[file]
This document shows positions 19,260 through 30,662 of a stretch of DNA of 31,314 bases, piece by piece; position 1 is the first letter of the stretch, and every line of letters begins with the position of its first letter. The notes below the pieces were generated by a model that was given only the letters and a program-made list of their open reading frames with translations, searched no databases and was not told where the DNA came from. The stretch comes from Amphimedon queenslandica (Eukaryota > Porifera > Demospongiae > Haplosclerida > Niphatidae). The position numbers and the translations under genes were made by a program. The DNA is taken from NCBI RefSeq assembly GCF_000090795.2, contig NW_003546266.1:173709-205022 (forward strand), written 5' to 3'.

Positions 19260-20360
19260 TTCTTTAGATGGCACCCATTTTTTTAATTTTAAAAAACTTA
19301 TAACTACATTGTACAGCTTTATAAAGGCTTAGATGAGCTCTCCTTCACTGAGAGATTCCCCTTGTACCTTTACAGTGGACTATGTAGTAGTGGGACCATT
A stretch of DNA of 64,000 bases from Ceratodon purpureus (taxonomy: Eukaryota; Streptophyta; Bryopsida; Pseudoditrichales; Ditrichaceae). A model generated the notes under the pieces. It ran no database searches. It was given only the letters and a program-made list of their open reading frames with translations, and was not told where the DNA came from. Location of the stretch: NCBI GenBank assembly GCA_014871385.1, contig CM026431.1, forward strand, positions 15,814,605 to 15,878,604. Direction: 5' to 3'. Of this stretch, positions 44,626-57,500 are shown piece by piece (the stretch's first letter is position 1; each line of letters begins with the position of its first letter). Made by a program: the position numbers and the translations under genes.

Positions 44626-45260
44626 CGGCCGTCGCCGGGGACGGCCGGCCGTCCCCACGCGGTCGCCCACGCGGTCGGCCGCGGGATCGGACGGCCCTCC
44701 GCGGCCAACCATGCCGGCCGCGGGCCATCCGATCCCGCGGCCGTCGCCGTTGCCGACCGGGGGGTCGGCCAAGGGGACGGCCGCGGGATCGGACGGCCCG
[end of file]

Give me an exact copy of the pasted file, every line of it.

This document shows positions 19,260 through 30,662 of a stretch of DNA of 31,314 bases, piece by piece; position 1 is the first letter of the stretch, and every line of letters begins with the position of its first letter. The notes below the pieces were generated by a model that was given only the letters and a program-made list of their open reading frames with translations, searched no databases and was not told where the DNA came from. The stretch comes from Amphimedon queenslandica (Eukaryota > Porifera > Demospongiae > Haplosclerida > Niphatidae). The position numbers and the translations under genes were made by a program. The DNA is taken from NCBI RefSeq assembly GCF_000090795.2, contig NW_003546266.1:173709-205022 (forward strand), written 5' to 3'.

Positions 19260-20360
19260 TTCTTTAGATGGCACCCATTTTTTTAATTTTAAAAAACTTA
19301 TAACTACATTGTACAGCTTTATAAAGGCTTAGATGAGCTCTCCTTCACTGAGAGATTCCCCTTGTACCTTTACAGTGGACTATGTAGTAGTGGGACCATT
A stretch of DNA of 64,000 bases from Ceratodon purpureus (taxonomy: Eukaryota; Streptophyta; Bryopsida; Pseudoditrichales; Ditrichaceae). A model generated the notes under the pieces. It ran no database searches. It was given only the letters and a program-made list of their open reading frames with translations, and was not told where the DNA came from. Location of the stretch: NCBI GenBank assembly GCA_014871385.1, contig CM026431.1, forward strand, positions 15,814,605 to 15,878,604. Direction: 5' to 3'. Of this stretch, positions 44,626-57,500 are shown piece by piece (the stretch's first letter is position 1; each line of letters begins with the position of its first letter). Made by a program: the position numbers and the translations under genes.

Positions 44626-45260
44626 CGGCCGTCGCCGGGGACGGCCGGCCGTCCCCACGCGGTCGCCCACGCGGTCGGCCGCGGGATCGGACGGCCCTCC
44701 GCGGCCAACCATGCCGGCCGCGGGCCATCCGATCCCGCGGCCGTCGCCGTTGCCGACCGGGGGGTCGGCCAAGGGGACGGCCGCGGGATCGGACGGCCCG